After you’ve removed all the two-year-old canes, cut any one-year-old canes back to a height of 12 inches (30 cm), and bend them to the ground. Cover these canes with 3 inches (7.5 cm) of soil This will protect your raspberry plants from frost and winter damage. Once spring arrives, remove the soil layer and allow your raspberry canes to produce vibrant new growth.

Cover Your Raspberries With Plant Tarps or Homemade Coverings

A highly recommended way to protect your raspberry plants from frost is to use plant tarps, blankets, or sheets to cover your raspberries anytime a frost is predicted. You can also use emergency thermal blankets when using this technique.

  • Invest in plant tarps, or everyday blankets to protect your raspberries from frost.
  • Don’t allow the coverings to touch the plants. Support them on these hoops.
  • If the coverings touch your raspberries, then the plants can be damaged by frost and fungus.
  • Put your coverings in place before nightfall.

Don’t allow the blankets to touch the raspberries, as this can allow fungus-based plant diseases to take hold when the frost is over. Never wait until the last minute to cover your plants. Rather, put the coverings in place at dusk when frost is in the forecast.

Does Frost Hurt Raspberries?

Frost can be harmful to raspberries. The level of damage is often directly related to the temperature and how many times your plants were caught in a frost. Long periods of cold, repeated nightly frosts, or a harsh cold snap several degrees below freezing are especially damaging.

  • Frost can be very harmful to raspberries.
  • The amount of frost damage depends on how many times your raspberries were exposed to freezing temperatures and how harsh the frost was.
  • The Caroline Raspberry can withstand freezing temperatures.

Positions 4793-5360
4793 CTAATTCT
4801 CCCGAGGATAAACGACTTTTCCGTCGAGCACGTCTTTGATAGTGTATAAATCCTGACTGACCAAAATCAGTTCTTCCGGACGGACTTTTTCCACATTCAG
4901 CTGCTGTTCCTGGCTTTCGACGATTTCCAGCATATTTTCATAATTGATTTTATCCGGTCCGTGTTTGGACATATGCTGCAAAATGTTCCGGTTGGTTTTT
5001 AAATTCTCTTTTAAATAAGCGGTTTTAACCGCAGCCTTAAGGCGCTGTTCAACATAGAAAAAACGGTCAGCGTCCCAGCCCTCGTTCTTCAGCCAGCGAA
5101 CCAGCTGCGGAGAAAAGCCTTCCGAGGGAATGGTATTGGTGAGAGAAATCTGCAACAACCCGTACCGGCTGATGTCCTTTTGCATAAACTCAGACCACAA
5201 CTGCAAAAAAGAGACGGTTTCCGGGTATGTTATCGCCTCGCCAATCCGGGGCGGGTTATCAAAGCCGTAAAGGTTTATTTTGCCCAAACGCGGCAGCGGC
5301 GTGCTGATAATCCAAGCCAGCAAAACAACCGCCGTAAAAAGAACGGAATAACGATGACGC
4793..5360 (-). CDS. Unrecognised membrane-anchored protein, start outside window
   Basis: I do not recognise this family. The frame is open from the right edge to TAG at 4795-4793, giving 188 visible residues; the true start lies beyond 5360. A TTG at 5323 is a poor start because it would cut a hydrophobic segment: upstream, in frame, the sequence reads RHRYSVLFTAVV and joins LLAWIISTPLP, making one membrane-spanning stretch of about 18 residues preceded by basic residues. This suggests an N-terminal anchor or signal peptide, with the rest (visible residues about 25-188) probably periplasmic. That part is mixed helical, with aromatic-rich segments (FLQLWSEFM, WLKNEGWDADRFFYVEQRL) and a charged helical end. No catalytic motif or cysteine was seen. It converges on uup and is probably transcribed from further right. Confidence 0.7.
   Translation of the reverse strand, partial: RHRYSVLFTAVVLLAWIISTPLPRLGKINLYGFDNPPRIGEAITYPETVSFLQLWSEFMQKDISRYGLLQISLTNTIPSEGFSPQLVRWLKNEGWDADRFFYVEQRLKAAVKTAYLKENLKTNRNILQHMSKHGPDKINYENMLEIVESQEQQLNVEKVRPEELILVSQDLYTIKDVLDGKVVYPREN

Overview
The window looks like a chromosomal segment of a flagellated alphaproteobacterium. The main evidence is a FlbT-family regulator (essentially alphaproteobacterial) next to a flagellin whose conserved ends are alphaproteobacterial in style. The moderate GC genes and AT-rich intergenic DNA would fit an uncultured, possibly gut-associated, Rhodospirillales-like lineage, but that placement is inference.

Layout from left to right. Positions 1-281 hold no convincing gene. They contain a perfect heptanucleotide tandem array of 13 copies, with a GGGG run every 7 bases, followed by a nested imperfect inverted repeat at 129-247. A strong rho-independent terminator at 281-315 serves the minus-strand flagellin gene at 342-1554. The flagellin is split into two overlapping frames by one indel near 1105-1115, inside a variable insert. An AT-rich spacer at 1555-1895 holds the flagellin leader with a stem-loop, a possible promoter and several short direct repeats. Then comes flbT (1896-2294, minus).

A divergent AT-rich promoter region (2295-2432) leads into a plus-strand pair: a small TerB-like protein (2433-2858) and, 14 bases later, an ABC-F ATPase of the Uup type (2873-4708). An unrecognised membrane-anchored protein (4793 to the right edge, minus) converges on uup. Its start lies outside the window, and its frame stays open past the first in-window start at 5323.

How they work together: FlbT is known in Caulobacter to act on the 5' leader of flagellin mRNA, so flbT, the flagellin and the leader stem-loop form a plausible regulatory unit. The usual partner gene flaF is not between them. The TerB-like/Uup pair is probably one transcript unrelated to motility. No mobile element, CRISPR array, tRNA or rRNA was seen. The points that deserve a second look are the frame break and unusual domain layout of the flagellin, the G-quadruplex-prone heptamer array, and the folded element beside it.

One variety, the Caroline Raspberry, can withstand freezing temperatures with little or no protection. So, it’s a good choice if you are growing in a climate with harsh winters. However, the most commonly grown variety of raspberry, the Floricane, needs some cover from frost or the plants may suffer.

When Should You Protect Raspberries from Frost?

Generally speaking, raspberries should be protected from frost as soon as the first freeze occurs. There is one exception to this rule, however. If a mild frost is predicted, you can allow your raspberries to remain exposed, and from then on, offer a covering from frost.

  • Allowing your raspberries to go through one mild, short frost is not dangerous and may even be beneficial.
  • If temperatures dip below 30℉ (-1℃) your raspberries need protection from frost.

Sometimes, exposure to a short, mild frost can actually improve the health of your raspberry canes. On the other hand, if temperatures are predicted to drop below 30℉ (-1℃) or a harsh winter is on the horizon, protect them from the first frost onward.

How to Cover Raspberries from Frost

Most raspberries will withstand mild frost, but it is necessary to protect them from harsh freezes and repeated cold temperatures.

  • Other than mild frosts, raspberries need protection from winter temperatures.
  • The harsher the frost, the more damage it will do to your raspberries.
  • Building a protective layer of hay mulch is an effective way to keep your raspberries safe from frost.
  • Heat lamps are a good investment if you have a large raspberry patch.
  • You can bundle your raspberries and cover them with 3 inches (7.5 cm) of soil to protect them from frost damage.
  • Using a thermal blanket, plant tarp, or simple homemade covering is an easy way to keep your raspberries safe from frost.

By using a row cover, mulching techniques, heat lamps, or bundling you can keep your raspberries safe until warmer temperatures arrive. Once spring weather returns, these hardy plants will impress you with their quick growth rate.